Have you Confessed Christ as LORD?
Psalm 51; Amos 5:4-6; Romans 5:1-11; James 4: 7-10; 5:16; 1 Peter 2:22-24; 2 Peter 3:9; 1 John 1:9
What is Confession? It is the event of responding to the Gospel's message, then acknowledging our faith publicly. In so doing we are conforming our lives to His Way so our faith applies to our lives.
What does this mean? We come to the grace, forgiveness, and authority of Christ; because of Him, we keep submitting by the application of His precepts to our lives that result in maturity and spiritual growth. This is a "grace" in that we receive the ability from Christ, and a commit to be disciplined in His call and precepts.
What is required? This involves our commitment on our part to own up to and acknowledge the sins that show our flaws and faults. Thus, we also continue to lead a life that confesses wrongdoings and we are to be accountable.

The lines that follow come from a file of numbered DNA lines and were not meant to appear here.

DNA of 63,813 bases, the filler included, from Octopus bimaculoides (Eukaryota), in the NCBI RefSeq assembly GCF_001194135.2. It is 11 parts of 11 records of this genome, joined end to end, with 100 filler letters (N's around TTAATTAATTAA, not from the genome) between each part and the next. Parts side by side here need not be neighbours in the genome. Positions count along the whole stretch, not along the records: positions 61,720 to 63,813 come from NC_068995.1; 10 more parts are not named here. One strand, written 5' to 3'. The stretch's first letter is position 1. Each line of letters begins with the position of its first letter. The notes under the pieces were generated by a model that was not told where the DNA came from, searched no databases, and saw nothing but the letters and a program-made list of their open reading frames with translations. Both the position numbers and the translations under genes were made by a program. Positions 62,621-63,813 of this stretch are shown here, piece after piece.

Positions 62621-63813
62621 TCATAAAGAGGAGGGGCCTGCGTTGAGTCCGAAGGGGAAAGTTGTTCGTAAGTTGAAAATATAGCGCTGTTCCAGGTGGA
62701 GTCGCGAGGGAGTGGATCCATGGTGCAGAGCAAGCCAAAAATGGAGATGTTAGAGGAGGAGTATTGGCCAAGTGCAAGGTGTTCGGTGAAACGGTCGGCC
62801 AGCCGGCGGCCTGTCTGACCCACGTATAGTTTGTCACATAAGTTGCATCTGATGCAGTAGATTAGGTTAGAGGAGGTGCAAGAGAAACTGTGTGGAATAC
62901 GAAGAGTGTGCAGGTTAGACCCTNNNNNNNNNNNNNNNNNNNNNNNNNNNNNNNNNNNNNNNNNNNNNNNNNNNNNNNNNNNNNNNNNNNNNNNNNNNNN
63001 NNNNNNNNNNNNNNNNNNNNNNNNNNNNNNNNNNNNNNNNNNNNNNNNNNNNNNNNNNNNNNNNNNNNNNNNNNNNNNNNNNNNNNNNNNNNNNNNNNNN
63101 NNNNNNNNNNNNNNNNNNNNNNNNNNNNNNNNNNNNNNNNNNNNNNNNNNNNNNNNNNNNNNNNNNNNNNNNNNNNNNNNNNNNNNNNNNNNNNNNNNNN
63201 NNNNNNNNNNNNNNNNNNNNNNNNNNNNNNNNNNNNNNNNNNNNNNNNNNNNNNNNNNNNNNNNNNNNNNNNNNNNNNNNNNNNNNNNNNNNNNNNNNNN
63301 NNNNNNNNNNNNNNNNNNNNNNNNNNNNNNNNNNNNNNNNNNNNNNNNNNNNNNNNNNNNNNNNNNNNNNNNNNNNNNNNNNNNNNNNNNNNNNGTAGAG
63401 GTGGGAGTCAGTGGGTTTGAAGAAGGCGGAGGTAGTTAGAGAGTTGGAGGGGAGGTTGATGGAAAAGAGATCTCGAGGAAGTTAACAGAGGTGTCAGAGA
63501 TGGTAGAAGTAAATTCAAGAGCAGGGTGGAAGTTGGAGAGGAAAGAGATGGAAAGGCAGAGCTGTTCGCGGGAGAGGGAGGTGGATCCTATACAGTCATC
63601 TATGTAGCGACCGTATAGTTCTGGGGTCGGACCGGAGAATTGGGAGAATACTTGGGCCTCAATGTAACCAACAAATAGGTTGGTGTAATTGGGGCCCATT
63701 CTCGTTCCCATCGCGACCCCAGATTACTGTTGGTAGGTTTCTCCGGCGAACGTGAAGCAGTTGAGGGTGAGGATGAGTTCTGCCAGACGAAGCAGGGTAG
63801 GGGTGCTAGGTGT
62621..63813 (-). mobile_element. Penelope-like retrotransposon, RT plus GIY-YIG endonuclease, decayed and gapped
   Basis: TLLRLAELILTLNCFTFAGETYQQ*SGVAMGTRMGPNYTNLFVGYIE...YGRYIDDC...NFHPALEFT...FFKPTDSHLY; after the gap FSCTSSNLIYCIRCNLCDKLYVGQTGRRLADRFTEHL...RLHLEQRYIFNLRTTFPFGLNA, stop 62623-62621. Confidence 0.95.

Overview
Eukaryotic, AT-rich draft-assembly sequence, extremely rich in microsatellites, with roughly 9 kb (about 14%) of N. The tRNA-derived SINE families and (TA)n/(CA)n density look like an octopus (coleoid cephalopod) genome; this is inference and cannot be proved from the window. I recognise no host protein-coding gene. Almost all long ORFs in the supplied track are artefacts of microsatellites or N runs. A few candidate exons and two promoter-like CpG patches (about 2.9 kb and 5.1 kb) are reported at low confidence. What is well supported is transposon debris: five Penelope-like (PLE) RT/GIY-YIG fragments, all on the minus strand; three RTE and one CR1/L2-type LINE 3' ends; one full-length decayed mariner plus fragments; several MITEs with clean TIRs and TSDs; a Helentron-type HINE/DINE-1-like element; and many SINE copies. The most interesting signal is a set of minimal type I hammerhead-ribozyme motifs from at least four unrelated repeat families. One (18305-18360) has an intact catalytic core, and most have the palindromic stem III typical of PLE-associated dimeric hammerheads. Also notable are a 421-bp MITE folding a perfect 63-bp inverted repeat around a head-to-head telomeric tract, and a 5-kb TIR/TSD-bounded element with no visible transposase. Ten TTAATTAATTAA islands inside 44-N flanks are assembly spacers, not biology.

What do I do? We look to Christ as LORD, see who He is and what He has done for me. Then, we change our minds and ways so we are a soul at rest in Him, and so our motives, values, goals, aspirations, and plans are about seeking Christ's Lordship and standing firm in Him, not seeking our own personal agenda.
This comes after we repent, as repentance is before God; confession is before God, then having others hold us accountable to our faith. The distinction between confession and repentance is that confession is taking our repentance and telling someone besides God (of course you go to Him first and foremost!) to hold us accountable.